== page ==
In 2022, 69 workers lost their lives in work-related accidents and 147 people died from occupational diseases. In addition to taking measures to minimize the number of work-related deaths in Quebec, the CNESST pays death benefits to the families or loved ones of workers who have died because of a work-related accident.
Our Montreal lawyers explain what to do following a word-related death.
Claiming a death benefit from the CNESST
Initially, after suffering a work-related accident, the employee in question must fill out a Worker’s Compensation Claim form (Réclamation du Travailleur). If the worker dies as a result of the accident, either immediately or in the weeks following the accident, the spouse, child (of legal age) or family must complete this form within 6 months of the death.
It should be noted that if no claim is lodged within 7 years of the death, all rights to compensation will be permanently lost.
Here is some information that you will be asked to provide when filling out the form:
- Information on the deceased worker (personal information, social insurance number, date of event and death, etc.)
- Employer information (employer name, address, postal code, etc.)
- Location and description of the event
- Information needed to calculate and pay the benefit.
What documentation is required to apply for death benefits?
In addition to the worker’s claim form, other documents must be sent to the CNESST to support your claim for compensation following a fatal accident at work.
Whether the worker who suffered a work accident died of his injuries on the spot or shortly after, it is essential that you keep all medical certificates.
If the worker died on the spot, you must send the CNESST a death certificate with the reasons that led to this loss of life. Of course, this document must be provided by a physician.
If the worker succumbed to his or her injuries in the days or weeks following the fatal accident, then you will also have to send the CNESST all receipts and medical documents associated with the victim (medical interventions, prescriptions, etc.). This will support your claim and possibly allow you to receive reimbursement for certain expenses.
How long does it take to process a claim?
If you are wondering how long it takes to process a claim with the CNESST, the answer is it depends. It can be difficult to give a precise answer, but the “average” length of time to get an answer is 41.2 days for a work accident and 92.1 days for an occupational disease.
You will receive an initial response from the CNESST by telephone or in writing, informing you whether or not your claim is accepted. If your claim is rejected, you can contact the manager of your file for further explanation.
If you are not satisfied with the verdict, you may wish to seek professional assistance to contest a CNESST decision.
How is the compensation to the family calculated?
The compensation that the beneficiary may receive following the death of his or her spouse, parent or family member will be calculated according to several criteria.
The compensation received will be proportional to the deceased worker’s gross annual income in relation to his or her age category (at the date of death). For more information, contact a CNESST work accident lawyer who will be able to answer all your questions.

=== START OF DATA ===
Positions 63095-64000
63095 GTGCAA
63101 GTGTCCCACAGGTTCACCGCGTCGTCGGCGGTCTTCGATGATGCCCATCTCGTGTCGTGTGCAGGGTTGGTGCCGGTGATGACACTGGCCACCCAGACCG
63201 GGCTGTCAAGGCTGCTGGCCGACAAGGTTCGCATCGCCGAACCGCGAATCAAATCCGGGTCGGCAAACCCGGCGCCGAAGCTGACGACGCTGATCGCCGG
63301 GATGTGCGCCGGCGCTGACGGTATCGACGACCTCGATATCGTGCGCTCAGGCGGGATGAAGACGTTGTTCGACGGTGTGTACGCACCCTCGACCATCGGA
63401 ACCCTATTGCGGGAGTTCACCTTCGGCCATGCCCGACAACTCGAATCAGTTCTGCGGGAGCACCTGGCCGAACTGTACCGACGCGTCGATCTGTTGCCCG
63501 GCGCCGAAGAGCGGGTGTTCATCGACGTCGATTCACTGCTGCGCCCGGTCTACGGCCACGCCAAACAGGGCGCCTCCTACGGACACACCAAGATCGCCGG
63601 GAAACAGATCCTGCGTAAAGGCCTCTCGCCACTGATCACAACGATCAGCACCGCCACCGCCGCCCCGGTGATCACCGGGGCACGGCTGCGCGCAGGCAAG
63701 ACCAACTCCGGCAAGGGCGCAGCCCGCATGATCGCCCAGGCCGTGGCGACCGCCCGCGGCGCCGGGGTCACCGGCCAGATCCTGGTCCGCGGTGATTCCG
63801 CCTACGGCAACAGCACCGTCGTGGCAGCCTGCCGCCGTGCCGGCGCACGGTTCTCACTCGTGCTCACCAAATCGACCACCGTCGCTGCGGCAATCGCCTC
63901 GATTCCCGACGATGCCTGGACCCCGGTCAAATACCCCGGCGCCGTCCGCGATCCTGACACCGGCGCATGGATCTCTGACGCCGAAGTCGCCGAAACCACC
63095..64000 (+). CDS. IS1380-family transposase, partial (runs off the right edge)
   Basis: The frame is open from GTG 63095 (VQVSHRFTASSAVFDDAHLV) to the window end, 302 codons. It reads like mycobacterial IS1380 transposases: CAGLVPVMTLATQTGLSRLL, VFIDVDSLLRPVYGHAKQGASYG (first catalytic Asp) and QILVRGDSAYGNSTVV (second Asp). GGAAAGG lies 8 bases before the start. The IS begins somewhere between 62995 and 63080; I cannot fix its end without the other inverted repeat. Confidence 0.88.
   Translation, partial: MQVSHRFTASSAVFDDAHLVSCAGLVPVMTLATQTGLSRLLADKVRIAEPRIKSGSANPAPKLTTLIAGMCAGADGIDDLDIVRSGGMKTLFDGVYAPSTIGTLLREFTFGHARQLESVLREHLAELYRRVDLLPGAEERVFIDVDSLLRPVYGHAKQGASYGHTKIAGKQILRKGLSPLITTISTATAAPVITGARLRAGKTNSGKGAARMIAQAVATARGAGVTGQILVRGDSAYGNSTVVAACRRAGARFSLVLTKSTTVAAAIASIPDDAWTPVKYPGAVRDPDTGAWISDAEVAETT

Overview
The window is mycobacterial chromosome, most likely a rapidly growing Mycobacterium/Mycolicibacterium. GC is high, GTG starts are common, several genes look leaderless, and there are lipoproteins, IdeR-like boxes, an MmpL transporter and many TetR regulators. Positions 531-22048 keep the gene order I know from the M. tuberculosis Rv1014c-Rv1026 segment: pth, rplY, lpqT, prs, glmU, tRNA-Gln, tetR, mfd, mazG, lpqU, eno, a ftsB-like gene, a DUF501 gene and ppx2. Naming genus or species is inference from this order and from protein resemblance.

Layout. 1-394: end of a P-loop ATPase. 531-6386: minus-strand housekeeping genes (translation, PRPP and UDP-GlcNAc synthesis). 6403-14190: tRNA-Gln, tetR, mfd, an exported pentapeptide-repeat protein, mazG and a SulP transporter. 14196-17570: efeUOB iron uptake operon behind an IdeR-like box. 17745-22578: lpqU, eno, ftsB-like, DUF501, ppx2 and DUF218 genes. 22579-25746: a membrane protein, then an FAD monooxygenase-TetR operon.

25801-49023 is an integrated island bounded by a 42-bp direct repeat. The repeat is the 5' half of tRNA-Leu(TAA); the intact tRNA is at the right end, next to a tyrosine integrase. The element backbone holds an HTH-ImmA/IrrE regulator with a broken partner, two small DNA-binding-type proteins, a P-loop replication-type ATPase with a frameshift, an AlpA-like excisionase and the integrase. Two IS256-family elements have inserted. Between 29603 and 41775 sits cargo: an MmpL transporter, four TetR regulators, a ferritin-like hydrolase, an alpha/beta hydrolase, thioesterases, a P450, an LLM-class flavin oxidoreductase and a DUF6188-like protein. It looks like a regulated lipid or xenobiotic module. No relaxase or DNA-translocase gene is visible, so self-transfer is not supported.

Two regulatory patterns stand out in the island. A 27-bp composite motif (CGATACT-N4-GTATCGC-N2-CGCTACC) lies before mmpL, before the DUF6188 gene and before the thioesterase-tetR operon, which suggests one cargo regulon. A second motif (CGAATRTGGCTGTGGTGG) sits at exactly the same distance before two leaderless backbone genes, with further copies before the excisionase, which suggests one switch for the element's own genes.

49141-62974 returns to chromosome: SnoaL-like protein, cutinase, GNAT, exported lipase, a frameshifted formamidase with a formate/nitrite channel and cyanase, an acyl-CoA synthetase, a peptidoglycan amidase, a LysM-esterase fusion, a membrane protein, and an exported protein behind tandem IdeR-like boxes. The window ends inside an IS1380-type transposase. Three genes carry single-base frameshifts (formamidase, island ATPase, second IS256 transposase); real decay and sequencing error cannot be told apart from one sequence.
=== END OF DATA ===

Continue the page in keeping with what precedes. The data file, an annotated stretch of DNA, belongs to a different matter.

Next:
Compensation options in the event of death in the workplace
Lump-sum compensation for spouse
The spouse of a deceased worker may receive a lump-sum payment ranging from $124,497 to $273,000, calculated on the basis of the deceased’s gross annual salary and the spouse’s age. This compensation takes into account marital status or civil union and cohabitation.
Example of how a lump-sum compensation for a spouse may be calculated
To illustrate, let’s take the example of a 35-year-old spouse. If the deceased worker had a gross annual salary of $50,000, the surviving spouse would be entitled to a lump-sum benefit of $125,000, calculated according to a multiplication factor associated with the age bracket.
Pension for spouse or disabled spouse
A monthly pension may be granted to a spouse who is suffering from serious and long-term disability. This pension is equivalent to 55% of the worker’s income replacement indemnity, and is adjusted according to the age of the surviving spouse.
Lump-sum compensation for a spouse with a disability
A disabled spouse is also entitled to the higher of two potential lump-sum payments. One is based on the worker’s gross annual salary, and the other is double the amount provided for under the relevant legislation, depending on the spouse’s age at the date of death.
Death benefits for children
Children who are minors receive a monthly pension until they become adults, with additional lump-sum benefits available for children attending an educational institution or who are disabled as adults. These allowances are tailored to meet the specific needs of each child, and are determined according to age and the specific educational or medical situation.
Allowances for adult children and children, in cases where there is no surviving spouse
Lump-sum payments are also available for children under 25 years of age who are full-time students. If the deceased had no spouse, a special indemnity may be awarded to a minor or adult child who was financially dependent on the worker.
Have a certified lawyer assist you in your compensation process
Whether you need to contact a professional to contest the CNESST’s decision or to take the necessary steps to maximize your chances of having your case accepted, Me Bégin is your trusted partner.
As a member of the Quebec Bar, Me Bégin is a lawyer who has specialized for nearly 30 years in victim protection. He is committed to ensuring that you obtain what is rightfully yours.
If you have any additional questions, please contact us today. You will benefit from the experience and advice of a lawyer who specializes